In 1991, Congress created the EB-5 visa program to benefit the U.S. economy and create new jobs by encouraging foreign nationals to invest in the U.S. To qualify for an EB-5 visa, the individual must establish that (1) he or she is coming to the U.S. to invest in a new commercial enterprise, (2) the investment occurred after November 29, 1990 (the date the EB-5 program became effective), and (3) this ongoing enterprise will benefit the U.S. economy.
Once granted an EB-5 visa, the individual, his/her spouse and children (under 21) are automatically granted conditional residency, which becomes permanent after 2 years. After 5 years in EB-5 status, an individual can apply for U.S. residency. There are 10,000 EB-5 visas available each year – 3,000 of which the USCIS sets aside for individuals who invest in approved “targeted employment” areas. “Targeted employment” typically refers to rural areas or areas that suffer from extremely low employment rates; each State’s Department of Commerce publishes a list of approved “targeted areas.” Note that the targeted employment plan is set to expire on September 30, 2008.
Generally, an individual must meet 3 requirements for an EB-5 visa: (1) the individual must invest in either a new or existing commercial enterprise; (2) the individual’s total investment must be $1,000,000; and (3) the new commercial enterprise creates at least 10 full-time jobs for U.S. workers.
- · An individual can invest in a “new commercial enterprise” in three ways. One, the individual can create a new business. Two, the individual can purchase an existing business provided that the individual immediately restructures or reorganizes the existing business to create a new commercial entity. Finally, the individual can expand an existing business by infusing it with a substantial amount of capital resulting in a 40% increase in either the business’s value or total number of employees.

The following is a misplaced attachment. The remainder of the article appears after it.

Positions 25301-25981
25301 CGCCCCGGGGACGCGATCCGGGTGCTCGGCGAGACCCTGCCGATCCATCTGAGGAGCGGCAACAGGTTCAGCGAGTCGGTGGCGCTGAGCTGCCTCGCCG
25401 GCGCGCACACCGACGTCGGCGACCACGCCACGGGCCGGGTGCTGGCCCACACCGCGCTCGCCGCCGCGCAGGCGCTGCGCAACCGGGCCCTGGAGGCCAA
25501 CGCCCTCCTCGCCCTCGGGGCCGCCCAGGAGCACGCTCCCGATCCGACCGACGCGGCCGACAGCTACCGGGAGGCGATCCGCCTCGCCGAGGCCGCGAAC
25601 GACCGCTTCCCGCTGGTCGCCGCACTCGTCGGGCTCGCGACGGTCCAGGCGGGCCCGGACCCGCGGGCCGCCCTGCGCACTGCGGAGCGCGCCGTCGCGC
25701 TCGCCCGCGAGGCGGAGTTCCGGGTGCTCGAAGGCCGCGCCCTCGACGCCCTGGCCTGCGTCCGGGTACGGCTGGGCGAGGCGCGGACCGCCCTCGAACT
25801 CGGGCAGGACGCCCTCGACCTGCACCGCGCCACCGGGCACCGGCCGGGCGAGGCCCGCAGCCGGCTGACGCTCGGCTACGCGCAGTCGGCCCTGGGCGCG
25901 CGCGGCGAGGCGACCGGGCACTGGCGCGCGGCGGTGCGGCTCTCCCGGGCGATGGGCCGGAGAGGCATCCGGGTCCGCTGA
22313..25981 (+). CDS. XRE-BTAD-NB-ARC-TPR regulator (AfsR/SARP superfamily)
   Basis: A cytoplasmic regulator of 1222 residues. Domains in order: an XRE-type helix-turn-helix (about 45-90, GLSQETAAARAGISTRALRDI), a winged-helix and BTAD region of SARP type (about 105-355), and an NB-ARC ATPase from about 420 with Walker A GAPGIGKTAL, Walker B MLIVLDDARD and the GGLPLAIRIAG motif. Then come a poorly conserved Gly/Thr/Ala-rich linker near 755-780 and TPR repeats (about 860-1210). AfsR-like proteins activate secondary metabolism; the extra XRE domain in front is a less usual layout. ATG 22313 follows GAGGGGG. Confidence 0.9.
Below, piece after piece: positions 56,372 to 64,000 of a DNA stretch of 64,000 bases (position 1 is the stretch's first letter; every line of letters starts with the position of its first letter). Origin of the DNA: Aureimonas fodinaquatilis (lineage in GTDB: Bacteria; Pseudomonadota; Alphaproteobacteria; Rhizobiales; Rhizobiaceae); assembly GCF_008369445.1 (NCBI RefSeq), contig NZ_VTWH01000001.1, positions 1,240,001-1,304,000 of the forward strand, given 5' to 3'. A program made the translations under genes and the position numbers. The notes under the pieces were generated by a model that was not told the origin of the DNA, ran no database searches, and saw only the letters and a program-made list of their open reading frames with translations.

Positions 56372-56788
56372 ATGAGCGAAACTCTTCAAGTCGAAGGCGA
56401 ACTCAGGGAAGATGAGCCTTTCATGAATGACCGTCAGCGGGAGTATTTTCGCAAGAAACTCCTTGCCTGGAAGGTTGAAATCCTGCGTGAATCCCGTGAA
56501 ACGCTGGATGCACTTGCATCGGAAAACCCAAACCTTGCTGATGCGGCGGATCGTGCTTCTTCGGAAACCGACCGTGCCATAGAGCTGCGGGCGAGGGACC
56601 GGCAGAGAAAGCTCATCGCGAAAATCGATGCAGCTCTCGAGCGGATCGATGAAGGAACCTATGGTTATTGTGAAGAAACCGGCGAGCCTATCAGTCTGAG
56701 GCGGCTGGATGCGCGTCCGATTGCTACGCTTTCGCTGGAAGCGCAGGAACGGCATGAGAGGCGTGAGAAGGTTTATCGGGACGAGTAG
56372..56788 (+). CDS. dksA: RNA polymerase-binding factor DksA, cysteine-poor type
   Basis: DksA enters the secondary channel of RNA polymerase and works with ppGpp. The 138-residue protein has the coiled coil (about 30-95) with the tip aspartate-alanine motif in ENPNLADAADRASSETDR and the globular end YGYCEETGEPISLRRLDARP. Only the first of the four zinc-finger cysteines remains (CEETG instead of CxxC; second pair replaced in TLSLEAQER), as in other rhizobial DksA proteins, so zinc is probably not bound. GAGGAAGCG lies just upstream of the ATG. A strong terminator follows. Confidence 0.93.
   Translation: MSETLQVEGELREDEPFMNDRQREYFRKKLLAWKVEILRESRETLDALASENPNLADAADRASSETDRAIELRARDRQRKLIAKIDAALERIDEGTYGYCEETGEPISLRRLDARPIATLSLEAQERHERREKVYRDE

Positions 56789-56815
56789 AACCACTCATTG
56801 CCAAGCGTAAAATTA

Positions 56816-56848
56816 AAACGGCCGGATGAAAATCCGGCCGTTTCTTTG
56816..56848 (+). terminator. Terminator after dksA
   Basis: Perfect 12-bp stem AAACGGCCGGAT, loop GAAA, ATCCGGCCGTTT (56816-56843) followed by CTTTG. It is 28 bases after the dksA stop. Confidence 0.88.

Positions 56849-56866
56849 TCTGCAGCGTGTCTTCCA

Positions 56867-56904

- · Though the USCIS generally requires an individual to invest $1,000,000, a $500,000 investment may satisfy the requirement if it is in an approved “targeted employment” area. Furthermore, it is critical that the individual actively participates in the business endeavor instead of merely being a passive investor. For example, an individual may satisfy the “active investment” requirement if he or she purchases a warehouse and converts it into an auto body repair shop. However, if the individual merely purchased the warehouse without doing more, then he or she will likely be considered a passive investor and subsequently denied EB-5 status.
- · The investor can hire U.S. citizens, permanent residents, or immigrants with work authorization to fill the job openings. Although the individual’s spouse and children can work at the individual’s business, the USCIS does not consider them in assessing whether the individual’s business meets the minimum statutory requirement.
- · Where multiple immigrants pool their money together to invest in a commercial enterprise, each person’s individual investment in the enterprise must be $1,000,000. However, the USCIS does not require each individual investor in a commercial enterprise to meet the 10-job statutory requirement as long as the enterprise itself creates 10 or more jobs. For example, three immigrant investors can qualify for an EB-5 visa if each contributes $1,000,000 and the resulting business creates 12 jobs. Because the 12 jobs satisfy the USCIS requirements, all three investors have met the statutory requirement.
Filing Procedures and Additional Requirements
- To apply for an EB-5 visa, an investor must file a Form I-526 (Immigrant Petition by Alien Entrepreneur), pay the required fees, and submit documentation supporting the individual’s I-526. These documents must evidence the individual’s intent to invest in and maintain a new commercial enterprise, and can include:
- · Financial statements detailing that the individual’s capital came from a lawful source;
- · A business plan evidencing the individual’s continued involvement with the new business, including the individual’s duties and responsibilities;
- · Lease or purchase agreements for the new enterprise;
- · Escrow account statements;
- · New employment opportunities created by the qualifying enterprise. There are no minimum requirements for education, work experience, age, or English speaking abilities.
Note that the EB-5 visa does not require the individual to work in the same area as the individual’s investment, as long as the individual remains actively involved in the new business – i.e. an individual can reside in California and remain active in an out-of-state enterprise.